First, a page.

An American for Agnes, The Friendship Series, Book 10
Most women would think it flattering to be the object of attention of more than one titled gentlemen. Not artist Agnes Bradford. One pursuer seeks to control her, to publicly ruin her if she refuses to submit. The other one is more difficult to resist and with him, it’s necessary to deceive.
Recently found missing heir, Maxime Blayne, Lord Loverton, travels to England to take up his title. Or so everyone thinks. His true purpose is to find the murderer of his parents. Then he meets fragile, heartbroken Agnes and that changes everything.
“My lord, do you have an appreciation for the arts?”
“Painting, most definitely,” he answered with a grin that looked suspiciously playful. “But as I confessed, I’ve no talent whatsoever, therefore, I have to settle for visual pleasure instead of expressive.”
“Ah, then you must likewise appreciate the written word, especially since you wish to ‘pen a story’ as you said. Would it be impertinent to ask if you attended university?”
“I read law at Harvard but soon learned that the law and I did not suit. I stayed to study the classics.”
“Your father was a lawyer?”
“No, a diplomat. I thought you knew.”
“No. Cameron only mentioned their tragic passing. May I ask what happened to you after that? He said you were quite young when you lost them.”
“Eight. I was fortunate to have been delivered to a family friend, who later took me to Pennsylvania. My father had enjoyed a close friendship with a prosperous businessman in Philadelphia, Mr. Aloysius Berger. He adopted me.”
“Did he know about your connection to the title?”
“No. He passed away five years ago, long before anyone knew anything about me. He left me everything.”
“Mr. Berger had no children?”
“No. His wife died not long after I came to live with him, and he never wanted to remarry.”
She sensed that he had more to say about the man who adopted him and stayed quiet. A thoughtful frown creased his brow until he eventually spoke what occupied his mind.
“It was a love match between my adoptive parents, even though their parents made the decision and arrangements. She was an heiress from Delaware. The families had business ties. They’d never met but once before the wedding ceremony. Father Berger said he was smitten the instant he saw her, even though he couldn’t accurately describe her afterward. Strange, isn’t that?”
“Not really.” She caught herself disagreeing and looked for the dogs to distract from the blunder. She whistled and they came romping back, dancing around her. With a wave of her hand, she freed them to continue their play.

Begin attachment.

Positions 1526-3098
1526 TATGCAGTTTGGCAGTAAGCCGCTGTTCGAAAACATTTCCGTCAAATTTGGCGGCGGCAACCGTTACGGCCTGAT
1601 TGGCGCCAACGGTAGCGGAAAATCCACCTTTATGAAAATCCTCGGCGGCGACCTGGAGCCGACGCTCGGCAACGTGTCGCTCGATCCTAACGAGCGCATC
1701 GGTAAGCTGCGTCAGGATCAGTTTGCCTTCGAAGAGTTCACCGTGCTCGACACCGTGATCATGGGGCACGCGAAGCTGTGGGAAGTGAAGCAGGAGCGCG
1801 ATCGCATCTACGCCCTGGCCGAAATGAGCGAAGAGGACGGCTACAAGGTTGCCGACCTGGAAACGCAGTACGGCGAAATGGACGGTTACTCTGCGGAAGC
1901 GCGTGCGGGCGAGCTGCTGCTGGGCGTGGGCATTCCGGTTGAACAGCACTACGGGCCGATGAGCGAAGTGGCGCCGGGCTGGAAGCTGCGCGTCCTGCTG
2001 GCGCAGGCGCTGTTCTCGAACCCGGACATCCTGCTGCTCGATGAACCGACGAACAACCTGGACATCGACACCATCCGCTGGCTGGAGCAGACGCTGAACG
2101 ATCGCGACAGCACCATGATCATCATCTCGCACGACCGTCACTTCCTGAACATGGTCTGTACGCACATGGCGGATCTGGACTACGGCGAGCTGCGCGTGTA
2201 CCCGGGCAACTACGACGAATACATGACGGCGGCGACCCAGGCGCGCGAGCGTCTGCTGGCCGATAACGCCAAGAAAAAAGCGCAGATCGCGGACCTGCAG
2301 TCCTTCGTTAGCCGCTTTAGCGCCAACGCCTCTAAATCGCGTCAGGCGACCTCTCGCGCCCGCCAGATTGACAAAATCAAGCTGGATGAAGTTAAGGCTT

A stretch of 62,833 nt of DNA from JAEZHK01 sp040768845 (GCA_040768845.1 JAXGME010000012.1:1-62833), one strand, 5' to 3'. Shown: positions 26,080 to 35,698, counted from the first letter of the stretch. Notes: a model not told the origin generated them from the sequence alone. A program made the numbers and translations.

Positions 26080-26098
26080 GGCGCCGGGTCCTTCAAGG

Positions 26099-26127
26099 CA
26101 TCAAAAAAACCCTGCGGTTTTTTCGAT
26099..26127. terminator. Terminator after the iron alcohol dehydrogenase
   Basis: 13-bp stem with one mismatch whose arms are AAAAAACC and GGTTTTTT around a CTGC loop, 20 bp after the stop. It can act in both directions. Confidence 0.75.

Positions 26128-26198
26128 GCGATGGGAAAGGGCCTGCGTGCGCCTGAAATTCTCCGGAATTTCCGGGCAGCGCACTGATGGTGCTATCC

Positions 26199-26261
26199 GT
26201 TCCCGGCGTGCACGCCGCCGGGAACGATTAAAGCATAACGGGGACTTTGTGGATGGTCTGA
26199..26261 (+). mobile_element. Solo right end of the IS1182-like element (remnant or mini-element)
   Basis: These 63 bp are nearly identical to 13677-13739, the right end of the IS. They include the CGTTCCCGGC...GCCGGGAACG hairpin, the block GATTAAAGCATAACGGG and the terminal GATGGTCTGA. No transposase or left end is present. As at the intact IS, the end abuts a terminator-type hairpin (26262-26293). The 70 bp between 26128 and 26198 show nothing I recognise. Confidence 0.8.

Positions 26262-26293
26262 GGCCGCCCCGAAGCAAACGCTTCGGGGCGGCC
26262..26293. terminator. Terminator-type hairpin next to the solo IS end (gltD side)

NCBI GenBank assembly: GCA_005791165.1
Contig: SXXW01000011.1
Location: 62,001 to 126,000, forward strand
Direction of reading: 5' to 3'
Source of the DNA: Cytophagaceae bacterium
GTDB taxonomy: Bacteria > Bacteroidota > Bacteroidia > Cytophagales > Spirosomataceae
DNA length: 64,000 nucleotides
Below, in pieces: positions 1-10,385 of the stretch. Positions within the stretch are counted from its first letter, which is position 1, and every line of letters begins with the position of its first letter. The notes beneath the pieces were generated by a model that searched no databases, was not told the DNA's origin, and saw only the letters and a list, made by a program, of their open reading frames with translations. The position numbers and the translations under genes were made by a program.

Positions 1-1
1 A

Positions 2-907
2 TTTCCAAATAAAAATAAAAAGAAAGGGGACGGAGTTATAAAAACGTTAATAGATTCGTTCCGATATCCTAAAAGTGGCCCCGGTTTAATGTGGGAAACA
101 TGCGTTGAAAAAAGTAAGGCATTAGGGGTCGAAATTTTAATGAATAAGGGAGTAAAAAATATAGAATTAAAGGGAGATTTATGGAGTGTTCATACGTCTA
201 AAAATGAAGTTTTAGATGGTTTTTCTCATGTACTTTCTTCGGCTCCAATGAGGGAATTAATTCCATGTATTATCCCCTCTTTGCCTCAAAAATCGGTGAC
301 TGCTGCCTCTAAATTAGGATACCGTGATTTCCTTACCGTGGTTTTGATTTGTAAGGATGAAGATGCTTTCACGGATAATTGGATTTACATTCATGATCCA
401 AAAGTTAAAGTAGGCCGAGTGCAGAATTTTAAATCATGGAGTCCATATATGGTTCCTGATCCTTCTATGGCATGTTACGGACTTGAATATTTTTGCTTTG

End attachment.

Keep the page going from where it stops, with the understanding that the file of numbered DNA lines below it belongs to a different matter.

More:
Loverton put her on the spot when he gently persisted, “You don’t find that strange, that he couldn’t describe her, not even the color of her hair or dress, but knew himself in love?”
Gathering her courage, she answered with what she knew would sound odd, if not daft. “The heart sees what it wants to see. I believe your Mr. Berger saw her with his heart, or his soul, not his eyes.”
“An interesting point of view. Can you explain your opinion in further detail?”
She took a moment to organize her thoughts. “Have you ever met someone and immediately formed a connection? I did that with Allison, Cameron’s wife. The instant she walked into the room, I knew her, felt that I must’ve always known her.”
“I was disappointed not to meet her and look forward to when she returns, but you say that it as if you had known her before.”
He’d posed that as a question. “Well, yes. I think I knew her in heaven. It was an immediate connection for me, although, the artist in me saw more than the soul. I tend to notice features, physical structure and coloration. Allison has lovely brown hair.”
“So you’re saying that Father saw her soul, not her physical self. How intriguing. Yes, I can understand that quite perfectly. What a clever explanation.”
His easy acceptance of what another would set down as outlandish caused a moment of bewilderment. He either had a too-open mind or was merely working up a bit of flattery. She wanted to believe that his flattery was not merely a tactic or stratagem. Not all men were like Vincent. Her brother was not. Neither was Lord Carnall or Lord Asterly.
Loverton broke into her thoughts. “So, are you available for a commission?”
“A commission. A portrait?”
Her mind went momentarily blank from concern about the unsettling effects of his personality. An extended period of time was needed to complete a work of art. Would she be able to concentrate?
An American for Agnes is available now on presale for release on May 31st, 2017.